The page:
I do observe that the 760 is not as accurate as the Street Pilot I5 was. Not map-wise, but in the exact location. It will be off by a few hundred feet quite frequently.

However, all in all, I love my Garmin, and would like one that could choose scenic routes and avoid roads not recommended for trailers.
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Old 04-25-2015, 09:48 AM   #24
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Bobbie,

I can see how it dilutes the value of the traffic alerts. I have not noticed that, but I've only been using it a few months.

Is your 760 the same as mine? Mine is the 760 LTM with a 7" screen intended for RVs? Four years is four or more generations in GPS technology!

I Googled Garmin 760 and found a Garmin Nuvi 760 with a 4.3" screen. Maybe that's what you have.

Have you updated the software recently? When you update maps, they may download software updates too. Even if you don't have free map updates, software updates are always free. I mention this because a software update might solve your traffic issue.

Worth a try if you haven't updated in a while.

Rich
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Old 04-25-2015, 09:54 AM   #25
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No, mine is the Nuvi, and I don't have updates because there was (at least when I got it) no way to do it on a Mac. And I'm not going to try even if there is now as I had to activate the Audible feature on a PC and don't want to have to do that again (and just confirmed that's still the case). In fact, when I first had it both Audible and Garmin said it wouldn't work with a Mac (it does, but as I said, had to activate on a PC).

When it dies I'll look at the RV models. (Or if maps get too out of date). But I really like the Audible feature so don't want to give that up at this point. They now claim to have Mac software, so then updates would be possible.
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Old 04-25-2015, 11:40 AM   #26
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Hi Rob,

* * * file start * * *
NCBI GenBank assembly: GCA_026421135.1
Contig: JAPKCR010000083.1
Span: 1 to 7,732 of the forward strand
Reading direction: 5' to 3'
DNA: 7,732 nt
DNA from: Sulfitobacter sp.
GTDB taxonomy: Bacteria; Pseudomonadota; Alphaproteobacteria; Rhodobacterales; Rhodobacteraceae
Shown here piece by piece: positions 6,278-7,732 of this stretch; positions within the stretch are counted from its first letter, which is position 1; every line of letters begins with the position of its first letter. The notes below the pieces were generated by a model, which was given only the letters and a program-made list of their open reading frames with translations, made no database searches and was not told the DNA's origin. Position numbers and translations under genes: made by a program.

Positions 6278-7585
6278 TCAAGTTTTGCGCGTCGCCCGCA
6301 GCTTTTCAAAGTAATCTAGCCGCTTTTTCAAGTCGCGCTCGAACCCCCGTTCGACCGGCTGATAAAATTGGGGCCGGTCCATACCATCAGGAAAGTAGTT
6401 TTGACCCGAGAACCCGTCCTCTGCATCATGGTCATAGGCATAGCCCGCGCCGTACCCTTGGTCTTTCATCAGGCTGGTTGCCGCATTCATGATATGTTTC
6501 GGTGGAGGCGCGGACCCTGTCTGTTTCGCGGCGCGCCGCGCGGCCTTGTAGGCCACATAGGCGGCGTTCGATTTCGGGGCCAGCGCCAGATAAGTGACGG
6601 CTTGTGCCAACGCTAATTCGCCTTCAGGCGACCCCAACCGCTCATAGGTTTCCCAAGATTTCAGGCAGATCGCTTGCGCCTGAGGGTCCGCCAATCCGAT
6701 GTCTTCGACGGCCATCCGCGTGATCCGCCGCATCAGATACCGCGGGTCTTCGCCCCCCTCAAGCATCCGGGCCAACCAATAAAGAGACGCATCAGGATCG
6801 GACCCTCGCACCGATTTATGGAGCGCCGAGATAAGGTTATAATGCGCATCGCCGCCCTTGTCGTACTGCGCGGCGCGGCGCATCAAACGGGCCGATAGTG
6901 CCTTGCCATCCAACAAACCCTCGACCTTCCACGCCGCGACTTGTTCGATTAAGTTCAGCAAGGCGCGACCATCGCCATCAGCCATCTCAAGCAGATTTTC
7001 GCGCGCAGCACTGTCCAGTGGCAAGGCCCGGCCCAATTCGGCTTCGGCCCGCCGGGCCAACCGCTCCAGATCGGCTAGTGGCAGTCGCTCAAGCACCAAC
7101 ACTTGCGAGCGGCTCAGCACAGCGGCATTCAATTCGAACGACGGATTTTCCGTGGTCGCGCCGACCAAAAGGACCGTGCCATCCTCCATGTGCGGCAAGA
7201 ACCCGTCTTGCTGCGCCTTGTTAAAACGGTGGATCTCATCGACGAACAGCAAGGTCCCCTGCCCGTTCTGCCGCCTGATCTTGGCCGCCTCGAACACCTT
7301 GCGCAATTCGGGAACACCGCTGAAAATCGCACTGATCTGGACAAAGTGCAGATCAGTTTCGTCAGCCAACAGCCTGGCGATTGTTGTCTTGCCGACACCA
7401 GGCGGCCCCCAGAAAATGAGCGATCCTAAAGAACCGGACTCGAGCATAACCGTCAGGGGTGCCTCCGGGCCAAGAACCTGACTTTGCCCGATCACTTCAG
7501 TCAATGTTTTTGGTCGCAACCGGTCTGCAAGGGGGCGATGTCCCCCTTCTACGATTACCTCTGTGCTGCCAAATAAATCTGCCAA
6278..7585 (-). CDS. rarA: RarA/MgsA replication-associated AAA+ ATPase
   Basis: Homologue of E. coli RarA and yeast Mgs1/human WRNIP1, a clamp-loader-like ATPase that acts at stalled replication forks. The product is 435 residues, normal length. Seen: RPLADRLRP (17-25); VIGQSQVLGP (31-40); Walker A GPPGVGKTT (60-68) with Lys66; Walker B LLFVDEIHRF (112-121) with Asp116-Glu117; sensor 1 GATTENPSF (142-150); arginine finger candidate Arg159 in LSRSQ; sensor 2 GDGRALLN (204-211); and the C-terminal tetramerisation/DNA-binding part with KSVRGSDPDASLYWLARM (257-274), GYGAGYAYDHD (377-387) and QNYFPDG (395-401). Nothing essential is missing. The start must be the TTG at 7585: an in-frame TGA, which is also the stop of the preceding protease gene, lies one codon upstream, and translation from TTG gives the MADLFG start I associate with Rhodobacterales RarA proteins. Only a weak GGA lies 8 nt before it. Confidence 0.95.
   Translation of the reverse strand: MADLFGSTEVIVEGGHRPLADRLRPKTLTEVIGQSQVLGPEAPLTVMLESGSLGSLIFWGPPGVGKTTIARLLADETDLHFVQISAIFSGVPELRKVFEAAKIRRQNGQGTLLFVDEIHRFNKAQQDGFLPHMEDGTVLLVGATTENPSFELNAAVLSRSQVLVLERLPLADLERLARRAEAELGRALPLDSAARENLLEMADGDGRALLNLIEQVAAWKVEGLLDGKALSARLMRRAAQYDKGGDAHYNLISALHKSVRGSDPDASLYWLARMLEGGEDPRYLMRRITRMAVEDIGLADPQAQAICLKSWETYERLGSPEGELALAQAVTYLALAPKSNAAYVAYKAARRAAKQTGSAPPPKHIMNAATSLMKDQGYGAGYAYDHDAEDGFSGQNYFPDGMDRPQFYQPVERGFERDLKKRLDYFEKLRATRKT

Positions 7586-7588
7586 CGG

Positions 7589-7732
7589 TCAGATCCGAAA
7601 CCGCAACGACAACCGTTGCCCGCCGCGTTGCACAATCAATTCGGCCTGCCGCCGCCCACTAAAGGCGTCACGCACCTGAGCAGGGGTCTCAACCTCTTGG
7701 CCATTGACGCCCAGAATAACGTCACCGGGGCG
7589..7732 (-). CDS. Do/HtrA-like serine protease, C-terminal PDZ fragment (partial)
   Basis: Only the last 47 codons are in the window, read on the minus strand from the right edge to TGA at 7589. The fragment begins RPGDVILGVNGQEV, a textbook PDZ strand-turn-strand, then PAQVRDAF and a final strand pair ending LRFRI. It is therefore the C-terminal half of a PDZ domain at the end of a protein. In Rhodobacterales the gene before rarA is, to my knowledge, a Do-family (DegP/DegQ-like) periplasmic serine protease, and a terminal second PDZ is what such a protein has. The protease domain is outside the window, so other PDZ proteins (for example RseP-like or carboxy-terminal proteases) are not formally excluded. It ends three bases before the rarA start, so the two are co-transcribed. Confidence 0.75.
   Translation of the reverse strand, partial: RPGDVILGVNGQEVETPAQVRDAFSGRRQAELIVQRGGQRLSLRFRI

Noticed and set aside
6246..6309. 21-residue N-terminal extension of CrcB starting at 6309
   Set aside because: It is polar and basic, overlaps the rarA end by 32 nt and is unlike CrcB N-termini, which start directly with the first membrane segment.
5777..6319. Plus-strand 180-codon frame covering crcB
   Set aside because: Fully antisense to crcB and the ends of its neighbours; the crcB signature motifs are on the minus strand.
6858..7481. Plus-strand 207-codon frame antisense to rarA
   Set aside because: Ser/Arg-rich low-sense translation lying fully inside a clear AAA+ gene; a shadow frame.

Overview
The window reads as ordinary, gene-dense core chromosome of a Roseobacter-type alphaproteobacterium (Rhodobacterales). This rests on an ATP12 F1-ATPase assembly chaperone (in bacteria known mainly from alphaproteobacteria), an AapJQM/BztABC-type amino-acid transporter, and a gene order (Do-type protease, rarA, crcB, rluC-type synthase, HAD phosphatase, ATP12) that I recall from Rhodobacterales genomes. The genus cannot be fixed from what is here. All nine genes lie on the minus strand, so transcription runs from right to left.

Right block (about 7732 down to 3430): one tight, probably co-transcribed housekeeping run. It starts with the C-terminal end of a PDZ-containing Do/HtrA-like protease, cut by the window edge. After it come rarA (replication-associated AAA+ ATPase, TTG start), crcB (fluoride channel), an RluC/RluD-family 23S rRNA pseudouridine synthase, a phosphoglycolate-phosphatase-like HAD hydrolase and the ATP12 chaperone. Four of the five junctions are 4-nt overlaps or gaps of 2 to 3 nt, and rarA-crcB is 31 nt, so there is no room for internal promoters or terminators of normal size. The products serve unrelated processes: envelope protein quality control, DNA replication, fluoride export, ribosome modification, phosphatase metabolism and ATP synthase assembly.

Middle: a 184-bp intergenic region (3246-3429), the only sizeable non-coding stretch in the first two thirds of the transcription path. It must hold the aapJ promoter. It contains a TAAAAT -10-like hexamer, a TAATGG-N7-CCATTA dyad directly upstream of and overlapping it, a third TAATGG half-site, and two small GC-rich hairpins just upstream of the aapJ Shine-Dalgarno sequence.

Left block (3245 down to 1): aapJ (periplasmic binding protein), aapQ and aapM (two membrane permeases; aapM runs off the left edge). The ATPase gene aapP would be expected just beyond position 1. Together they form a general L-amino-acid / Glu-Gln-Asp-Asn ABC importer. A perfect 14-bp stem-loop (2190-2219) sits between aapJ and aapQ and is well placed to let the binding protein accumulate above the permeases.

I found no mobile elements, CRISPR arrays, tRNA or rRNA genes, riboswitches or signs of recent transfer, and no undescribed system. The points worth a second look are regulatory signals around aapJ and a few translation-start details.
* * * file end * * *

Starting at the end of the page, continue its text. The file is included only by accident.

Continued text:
Unfortunately, it was my iPhone 6 with Google maps that took me two hours out of my way on a five hour drive. ....Apple maps might have done me right.

One other thing to consider... If you boondock, you'll go place without data services. Google maps and Apple maps both require a data connection. I have a Tom Tom app in my iPhone that works offline, but my Garmin work better than it does.

Rich
We haven't used google maps in a long time as its nowhere near the quality, efficiency and most importantly accuracy of the built in Apple Map app. Initially there was a lot of bad press on this app when it was introduced with the iPhone 5, but contrary to the reports it has served us very well with only small mistakes. We also find it far more robust in what it can accomplish with the help of Siri.

Agreed you have to have cellular service for them to work, but its rare we are completely out of range of service. Low weak signals yes, but completely out is rare and usually only for a very short period if traveling. And if we are already boondocked in a remote location, well we don't really need it then anyway given we are already at our destination.

One of the best features I like while traveling is to ask Siri what the distance is to the next location, town, city or what have you and it can do this on the fly calculating while you're driving and hands free through the truck sound system.

In summary with few exceptions given the robust capabilities of modern cell phones I just don't see much of a need for a traditional GPS anymore for road trips, unless you are up on Cedar Mesa, UT trying to find some remote ruin. Even my next door neighbor who is on the local search and rescue team seems to have his doubts too.